There has never been a shortage of bands in extreme music eager to wed horror cinema imagery to brutal riffage, but few have ever managed to do so with as much skill, class, or cleverness as avant grinders Corn on Macabre.
A few months back the defunct band unleashed the towering, essential Discographic Violence retrospective LP, so it seemed as appropriate a time as any to ask bassist Brent Eyestone and vocalist Billups Allen if they had any particularly fond/oddball memories of performing under this unique moniker? And, as a corollary, how did the band go over at the Toxic Avenger 4 premiere party? The pair graciously agreed and sent along the following…
Brent Eyestone: Cherry Hill, NJ. We agreed to a show that was booked by a person that didn’t normally listen to punk or metal, but liked our band and heard we’d play at people’s houses. We roll up and the show is to be in a garage. With no P.A. No problem: Billups asks the kid if he has a VHS copy of Friday the 13th and performs the entire set singing into said VHS copy of Friday the 13th.
Lousiville, KY. It’s something like eleven in the morning. We’re about to play Krazy Fest V. Having been invited to play months in advance, you’d assume that it would be no problem for all band members to be present for load-in and perhaps even travel together to the gig. Nope. Cory decides to leave a day after us, drive by himself, and sleep at a rest stop. He arrives minutes before the set is supposed to start, pale as a ghost and muttering disparate, disjointed thoughts — the rest stop didn’t go too well. We perform in broad daylight while people jet ski behind us. Upon completion of the set, Cory finds an empty picnic table in the merch area under an overpass and falls asleep on it for hours. He wakes up covered in a half inch of dust from all the foot traffic. Meanwhile the singer from Drowningman is having a panic attack at noon because he spilled his whiskey on the stage. He stops singing and starts licking the stage, hoping to recover the whiskey he’d lost. I instantly became sixty-seven percent more misanthropic.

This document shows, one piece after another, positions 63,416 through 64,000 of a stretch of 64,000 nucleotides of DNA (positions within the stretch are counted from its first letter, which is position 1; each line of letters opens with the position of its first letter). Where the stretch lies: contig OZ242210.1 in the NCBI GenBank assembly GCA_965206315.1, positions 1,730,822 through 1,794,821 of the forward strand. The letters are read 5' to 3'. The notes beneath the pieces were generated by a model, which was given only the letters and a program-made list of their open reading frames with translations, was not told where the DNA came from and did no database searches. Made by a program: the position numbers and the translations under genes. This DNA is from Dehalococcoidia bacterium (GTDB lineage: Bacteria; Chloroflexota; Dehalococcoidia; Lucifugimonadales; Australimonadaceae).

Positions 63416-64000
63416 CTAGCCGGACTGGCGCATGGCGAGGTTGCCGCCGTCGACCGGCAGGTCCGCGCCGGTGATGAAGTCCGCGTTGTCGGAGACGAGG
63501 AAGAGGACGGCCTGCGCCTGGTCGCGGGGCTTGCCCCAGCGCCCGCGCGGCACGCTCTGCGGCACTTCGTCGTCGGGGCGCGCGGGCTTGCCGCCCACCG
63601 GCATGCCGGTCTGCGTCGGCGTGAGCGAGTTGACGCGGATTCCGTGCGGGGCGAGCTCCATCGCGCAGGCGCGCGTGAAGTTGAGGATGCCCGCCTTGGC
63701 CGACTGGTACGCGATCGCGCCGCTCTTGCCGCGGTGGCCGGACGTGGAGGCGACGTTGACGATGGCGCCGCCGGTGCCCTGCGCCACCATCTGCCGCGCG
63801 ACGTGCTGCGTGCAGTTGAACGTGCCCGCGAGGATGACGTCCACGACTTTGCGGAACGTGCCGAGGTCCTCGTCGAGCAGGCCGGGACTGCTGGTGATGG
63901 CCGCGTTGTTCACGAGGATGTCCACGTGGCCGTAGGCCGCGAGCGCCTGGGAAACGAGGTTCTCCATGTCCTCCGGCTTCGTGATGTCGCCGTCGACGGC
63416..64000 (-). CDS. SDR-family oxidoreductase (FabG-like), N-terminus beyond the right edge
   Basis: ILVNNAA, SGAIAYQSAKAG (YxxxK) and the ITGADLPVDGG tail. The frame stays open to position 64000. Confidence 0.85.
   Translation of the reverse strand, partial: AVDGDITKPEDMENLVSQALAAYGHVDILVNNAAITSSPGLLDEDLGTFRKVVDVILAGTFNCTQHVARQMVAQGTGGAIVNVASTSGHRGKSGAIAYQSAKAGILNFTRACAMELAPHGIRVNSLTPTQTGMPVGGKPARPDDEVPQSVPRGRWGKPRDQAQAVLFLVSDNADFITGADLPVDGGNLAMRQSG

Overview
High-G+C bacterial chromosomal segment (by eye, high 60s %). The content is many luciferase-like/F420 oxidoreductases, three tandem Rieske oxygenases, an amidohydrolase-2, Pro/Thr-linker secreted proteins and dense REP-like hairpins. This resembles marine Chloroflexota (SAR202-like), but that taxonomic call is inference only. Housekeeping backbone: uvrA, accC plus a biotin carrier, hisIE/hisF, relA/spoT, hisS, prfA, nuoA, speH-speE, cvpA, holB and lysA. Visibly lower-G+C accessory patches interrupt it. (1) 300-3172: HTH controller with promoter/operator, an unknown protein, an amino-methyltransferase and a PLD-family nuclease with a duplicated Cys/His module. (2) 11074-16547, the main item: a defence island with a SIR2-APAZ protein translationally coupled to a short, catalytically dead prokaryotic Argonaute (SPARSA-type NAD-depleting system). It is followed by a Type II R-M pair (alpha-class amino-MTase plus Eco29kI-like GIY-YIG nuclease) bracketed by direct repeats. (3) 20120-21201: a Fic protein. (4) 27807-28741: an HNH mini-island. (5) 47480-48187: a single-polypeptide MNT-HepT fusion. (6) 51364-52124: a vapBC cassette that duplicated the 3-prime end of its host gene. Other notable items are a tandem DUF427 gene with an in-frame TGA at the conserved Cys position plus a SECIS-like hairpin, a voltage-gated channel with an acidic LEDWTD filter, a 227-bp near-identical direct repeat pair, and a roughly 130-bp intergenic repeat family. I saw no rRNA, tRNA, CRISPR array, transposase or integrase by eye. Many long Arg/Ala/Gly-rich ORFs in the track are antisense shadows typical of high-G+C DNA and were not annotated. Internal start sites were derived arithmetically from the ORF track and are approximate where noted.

Fairfax, VA. During the last practice before Krazy Fest, Andy just starts stripping off all his clothes while playing drums. Eventually he gets down to nothing but briefs, starts yelling, and then runs outside. I follow immediately because I want to see where this is going. I get into the yard and see Andy with the briefs pulled down, rubbing his anus as hard as possible into the grass of the lawn. This was never explained by him to anyone.
In terms of the Toxic Avenger premiere, I actually don’t remember too much about the performance. That whole experience felt a lot like internet dating… Catfish, specifically.
Billups Allen: Both of my best memories involve Andy with his shirt off. One was when he was bonding with this really drunk older man at a Florida show. I sort of thought the guy was trouble, but Andy either saw something in him I didn’t or felt like keeping him occupied. Someone told me the man was being belligerent at some point in the evening and then gave me a vinyl copy of Nazareth’s Hair of the Dog. I should invent a better timeline that makes that story make more sense, but that’s how I remember it. Anyone reading should fill in the blanks; it’s better that way. The other was Andy diving into a crowd in South Carolina and for some reason you could hear him yelling, “South Carolina loves heavy music.” I remember thinking it was particularly strange as we were playing a song at the time. I don’t know what it sounded like without the drums. Whenever I think of South Carolina, I recall that they like heavy music. That bit of information comes directly from Andy Gale: a reliable source.
The Toxic Avenger thing was sort of a non-event if I remember correctly. The guy we dealt directly with was nice, but the general Troma vibe was disappointing. To be fair, maybe I imagined it was gonna be awesome. I don’t think the musical performances in general went over that night.